IMAGE: Craig Mitchelldyer
Musical theater is war. Most musicals are created by teams of artists—composers, lyricists, playwrights—who tend to leave behind problems for producing companies to solve: boring music, a terrible book, etc. The bold souls at Broadway Rose chose to grapple this summer with Evita—Andrew Lloyd Webber and Tim Rice’s hilariously bombastic, historically dubious concept album turned stage show about the life of Eva Perón—and lost, though not for lack of trying.
Evita, originally produced in London by the indomitable director Hal Prince, follows Eva (Susannah Mars), Argentina’s enigmatic first lady, from her rural girlhood and early acting career through her rise to power alongside her husband, Juan Perón (Ron Harman), and death from cancer at 33. The story is narrated, for reasons I cannot begin to fathom, by Che Guevara (Brian Lane Green), even though the revolutionary never crossed paths with the Peróns.
The stage show, true to its origins as an LP, contains no dialogue, leaving the audience to fill in the story points missing from Rice’s offensively trite lyrics (“I came from the people/ They need to adore me/ So Christian Dior me”) from the synopsis in the program. The score, falling halfway between Webber’s masterful pop-rock of Jesus Christ Superstar and the hateful pop-schlock of Cats, sprinkled with faux Latinisms, forces the players to shout their way through jarring fragments of melody, leaving the lyrics unintelligible. Worst of all, Webber and Rice misread Perón’s life. The woman was no saint, but she was also a great philanthropist—she didn’t climb to the top just to satisfy her own vanity.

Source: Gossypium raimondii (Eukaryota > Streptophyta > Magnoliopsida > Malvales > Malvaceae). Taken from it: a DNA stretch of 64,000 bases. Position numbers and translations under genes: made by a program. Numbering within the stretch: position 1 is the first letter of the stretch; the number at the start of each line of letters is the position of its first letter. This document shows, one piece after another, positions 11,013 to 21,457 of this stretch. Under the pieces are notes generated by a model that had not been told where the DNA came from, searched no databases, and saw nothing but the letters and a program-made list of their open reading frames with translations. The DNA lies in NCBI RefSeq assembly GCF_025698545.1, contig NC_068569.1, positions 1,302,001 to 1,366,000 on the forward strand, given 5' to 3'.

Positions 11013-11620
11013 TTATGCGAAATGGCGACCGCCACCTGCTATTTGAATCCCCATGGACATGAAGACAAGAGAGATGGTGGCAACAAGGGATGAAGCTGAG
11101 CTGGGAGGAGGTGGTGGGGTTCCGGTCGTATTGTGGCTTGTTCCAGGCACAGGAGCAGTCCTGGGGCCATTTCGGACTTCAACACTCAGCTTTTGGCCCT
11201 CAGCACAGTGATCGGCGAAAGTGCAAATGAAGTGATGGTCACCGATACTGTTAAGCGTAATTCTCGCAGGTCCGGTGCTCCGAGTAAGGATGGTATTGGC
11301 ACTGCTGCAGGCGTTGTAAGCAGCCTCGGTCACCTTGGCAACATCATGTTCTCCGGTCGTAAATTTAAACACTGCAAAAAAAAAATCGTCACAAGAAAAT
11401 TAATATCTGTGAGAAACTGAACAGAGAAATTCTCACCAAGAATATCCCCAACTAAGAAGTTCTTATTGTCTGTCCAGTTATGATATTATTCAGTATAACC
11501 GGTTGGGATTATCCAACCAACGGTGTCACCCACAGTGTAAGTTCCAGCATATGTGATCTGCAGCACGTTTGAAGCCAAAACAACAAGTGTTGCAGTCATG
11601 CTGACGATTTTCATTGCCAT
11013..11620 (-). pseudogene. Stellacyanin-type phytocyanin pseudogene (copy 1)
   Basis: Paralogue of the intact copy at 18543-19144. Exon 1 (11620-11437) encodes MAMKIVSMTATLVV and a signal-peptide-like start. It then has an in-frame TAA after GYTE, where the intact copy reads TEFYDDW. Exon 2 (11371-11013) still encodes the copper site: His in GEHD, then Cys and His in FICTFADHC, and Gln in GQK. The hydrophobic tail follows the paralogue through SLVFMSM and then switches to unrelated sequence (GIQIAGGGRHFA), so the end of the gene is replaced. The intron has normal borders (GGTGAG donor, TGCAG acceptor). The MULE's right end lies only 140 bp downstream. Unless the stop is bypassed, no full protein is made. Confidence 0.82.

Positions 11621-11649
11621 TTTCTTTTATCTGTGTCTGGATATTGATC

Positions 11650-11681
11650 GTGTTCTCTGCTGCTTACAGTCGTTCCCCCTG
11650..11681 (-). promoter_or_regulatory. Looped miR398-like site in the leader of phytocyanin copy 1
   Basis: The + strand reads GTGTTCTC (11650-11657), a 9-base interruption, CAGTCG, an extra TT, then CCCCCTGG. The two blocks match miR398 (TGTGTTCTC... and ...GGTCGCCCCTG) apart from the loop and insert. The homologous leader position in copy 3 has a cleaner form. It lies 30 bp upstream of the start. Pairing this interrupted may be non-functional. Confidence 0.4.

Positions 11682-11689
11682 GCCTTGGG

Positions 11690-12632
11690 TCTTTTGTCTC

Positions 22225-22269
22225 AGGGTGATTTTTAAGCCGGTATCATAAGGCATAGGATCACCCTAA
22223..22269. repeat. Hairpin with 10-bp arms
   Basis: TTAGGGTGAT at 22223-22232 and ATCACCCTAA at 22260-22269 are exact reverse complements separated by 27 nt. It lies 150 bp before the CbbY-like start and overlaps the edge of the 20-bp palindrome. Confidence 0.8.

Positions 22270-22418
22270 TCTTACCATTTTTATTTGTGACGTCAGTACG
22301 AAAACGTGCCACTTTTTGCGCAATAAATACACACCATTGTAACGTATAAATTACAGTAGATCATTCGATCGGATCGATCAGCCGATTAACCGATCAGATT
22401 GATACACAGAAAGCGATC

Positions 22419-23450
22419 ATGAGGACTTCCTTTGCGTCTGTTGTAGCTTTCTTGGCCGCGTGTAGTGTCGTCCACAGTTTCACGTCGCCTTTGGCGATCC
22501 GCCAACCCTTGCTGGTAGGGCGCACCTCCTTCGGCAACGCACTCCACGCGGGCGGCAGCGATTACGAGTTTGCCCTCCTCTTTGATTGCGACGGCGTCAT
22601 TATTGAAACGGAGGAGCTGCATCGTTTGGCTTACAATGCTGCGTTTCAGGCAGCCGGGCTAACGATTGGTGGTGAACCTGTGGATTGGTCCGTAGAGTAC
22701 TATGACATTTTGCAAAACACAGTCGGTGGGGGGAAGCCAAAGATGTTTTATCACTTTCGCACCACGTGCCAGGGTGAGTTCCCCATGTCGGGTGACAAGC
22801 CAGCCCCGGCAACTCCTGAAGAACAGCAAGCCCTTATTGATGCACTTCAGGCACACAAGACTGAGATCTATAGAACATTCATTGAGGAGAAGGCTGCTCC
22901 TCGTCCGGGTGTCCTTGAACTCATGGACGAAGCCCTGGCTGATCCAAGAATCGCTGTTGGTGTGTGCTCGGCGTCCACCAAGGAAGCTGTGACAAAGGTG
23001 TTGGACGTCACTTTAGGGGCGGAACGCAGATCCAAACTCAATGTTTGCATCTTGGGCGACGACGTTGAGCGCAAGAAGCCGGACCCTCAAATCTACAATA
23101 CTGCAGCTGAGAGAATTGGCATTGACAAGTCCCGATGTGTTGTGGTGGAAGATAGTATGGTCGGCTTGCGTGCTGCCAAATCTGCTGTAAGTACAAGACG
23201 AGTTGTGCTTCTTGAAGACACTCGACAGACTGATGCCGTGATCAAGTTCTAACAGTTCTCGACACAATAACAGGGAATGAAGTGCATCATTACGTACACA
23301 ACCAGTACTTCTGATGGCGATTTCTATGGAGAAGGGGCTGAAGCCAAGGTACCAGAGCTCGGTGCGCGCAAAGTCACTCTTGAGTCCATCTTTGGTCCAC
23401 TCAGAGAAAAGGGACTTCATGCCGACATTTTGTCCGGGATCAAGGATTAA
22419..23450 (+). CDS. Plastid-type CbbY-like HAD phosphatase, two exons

Broadway Rose’s production, helmed by Abe Reybold, puts up a good fight, with a solidly designed set, bright costumes, twirling tango dancers and a trio of excellent singers in the lead roles. Mars appears to struggle with Eva’s early songs, but busts out her big, beautiful diva voice for the show’s best number, “I’d Be Surprisingly Good for You.” Harman’s velvety baritone balances Mars’ forceful charisma, and Green, a New York import, plays the ghoulish Che with admirable fire. Reybold cranks up the show’s visual appeal with delightfully weird choreography, seemingly inspired by equal parts Latin heat and Arrested Development’s Hot Cops. But despite all of this, the company can’t muster enough punch to overcome the muddy score and weak characterizations. The musical—lengthy, jarring and difficult to follow—is still a bit of a bore.
SEE IT: Deb Fennell Auditorium, 9000 SW Durham Road, Tigard, 620-5262. 7:30 pm Wednesdays-Saturdays, 2 pm Sundays. Closes Aug. 16. $30-$35.